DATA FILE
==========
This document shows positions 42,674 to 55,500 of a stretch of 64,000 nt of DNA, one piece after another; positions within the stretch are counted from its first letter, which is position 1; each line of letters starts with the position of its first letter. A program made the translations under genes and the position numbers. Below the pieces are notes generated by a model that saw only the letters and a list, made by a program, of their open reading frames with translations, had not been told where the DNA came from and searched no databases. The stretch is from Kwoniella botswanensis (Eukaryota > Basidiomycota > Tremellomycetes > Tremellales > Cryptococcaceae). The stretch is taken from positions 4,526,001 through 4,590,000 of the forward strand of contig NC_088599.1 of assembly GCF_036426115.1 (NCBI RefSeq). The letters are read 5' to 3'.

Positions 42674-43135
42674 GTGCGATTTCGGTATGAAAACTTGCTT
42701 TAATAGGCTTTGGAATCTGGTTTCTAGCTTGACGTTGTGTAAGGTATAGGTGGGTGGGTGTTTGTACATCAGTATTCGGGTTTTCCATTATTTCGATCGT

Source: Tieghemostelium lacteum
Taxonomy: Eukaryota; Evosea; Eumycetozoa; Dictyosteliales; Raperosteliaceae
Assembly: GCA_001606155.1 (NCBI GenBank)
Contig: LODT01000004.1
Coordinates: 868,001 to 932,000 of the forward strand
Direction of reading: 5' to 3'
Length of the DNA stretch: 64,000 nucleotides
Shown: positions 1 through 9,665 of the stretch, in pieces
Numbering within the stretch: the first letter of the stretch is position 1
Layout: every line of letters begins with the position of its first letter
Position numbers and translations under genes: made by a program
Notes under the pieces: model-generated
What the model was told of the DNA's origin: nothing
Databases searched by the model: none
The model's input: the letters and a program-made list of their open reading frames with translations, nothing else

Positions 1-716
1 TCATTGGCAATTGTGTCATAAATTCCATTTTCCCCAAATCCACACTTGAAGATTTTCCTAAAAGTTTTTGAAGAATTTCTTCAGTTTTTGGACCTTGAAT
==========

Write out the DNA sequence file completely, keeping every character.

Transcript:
This document shows positions 42,674 to 55,500 of a stretch of 64,000 nt of DNA, one piece after another; positions within the stretch are counted from its first letter, which is position 1; each line of letters starts with the position of its first letter. A program made the translations under genes and the position numbers. Below the pieces are notes generated by a model that saw only the letters and a list, made by a program, of their open reading frames with translations, had not been told where the DNA came from and searched no databases. The stretch is from Kwoniella botswanensis (Eukaryota > Basidiomycota > Tremellomycetes > Tremellales > Cryptococcaceae). The stretch is taken from positions 4,526,001 through 4,590,000 of the forward strand of contig NC_088599.1 of assembly GCF_036426115.1 (NCBI RefSeq). The letters are read 5' to 3'.

Positions 42674-43135
42674 GTGCGATTTCGGTATGAAAACTTGCTT
42701 TAATAGGCTTTGGAATCTGGTTTCTAGCTTGACGTTGTGTAAGGTATAGGTGGGTGGGTGTTTGTACATCAGTATTCGGGTTTTCCATTATTTCGATCGT

Source: Tieghemostelium lacteum
Taxonomy: Eukaryota; Evosea; Eumycetozoa; Dictyosteliales; Raperosteliaceae
Assembly: GCA_001606155.1 (NCBI GenBank)
Contig: LODT01000004.1
Coordinates: 868,001 to 932,000 of the forward strand
Direction of reading: 5' to 3'
Length of the DNA stretch: 64,000 nucleotides
Shown: positions 1 through 9,665 of the stretch, in pieces
Numbering within the stretch: the first letter of the stretch is position 1
Layout: every line of letters begins with the position of its first letter
Position numbers and translations under genes: made by a program
Notes under the pieces: model-generated
What the model was told of the DNA's origin: nothing
Databases searched by the model: none
The model's input: the letters and a program-made list of their open reading frames with translations, nothing else

Positions 1-716
1 TCATTGGCAATTGTGTCATAAATTCCATTTTCCCCAAATCCACACTTGAAGATTTTCCTAAAAGTTTTTGAAGAATTTCTTCAGTTTTTGGACCTTGAAT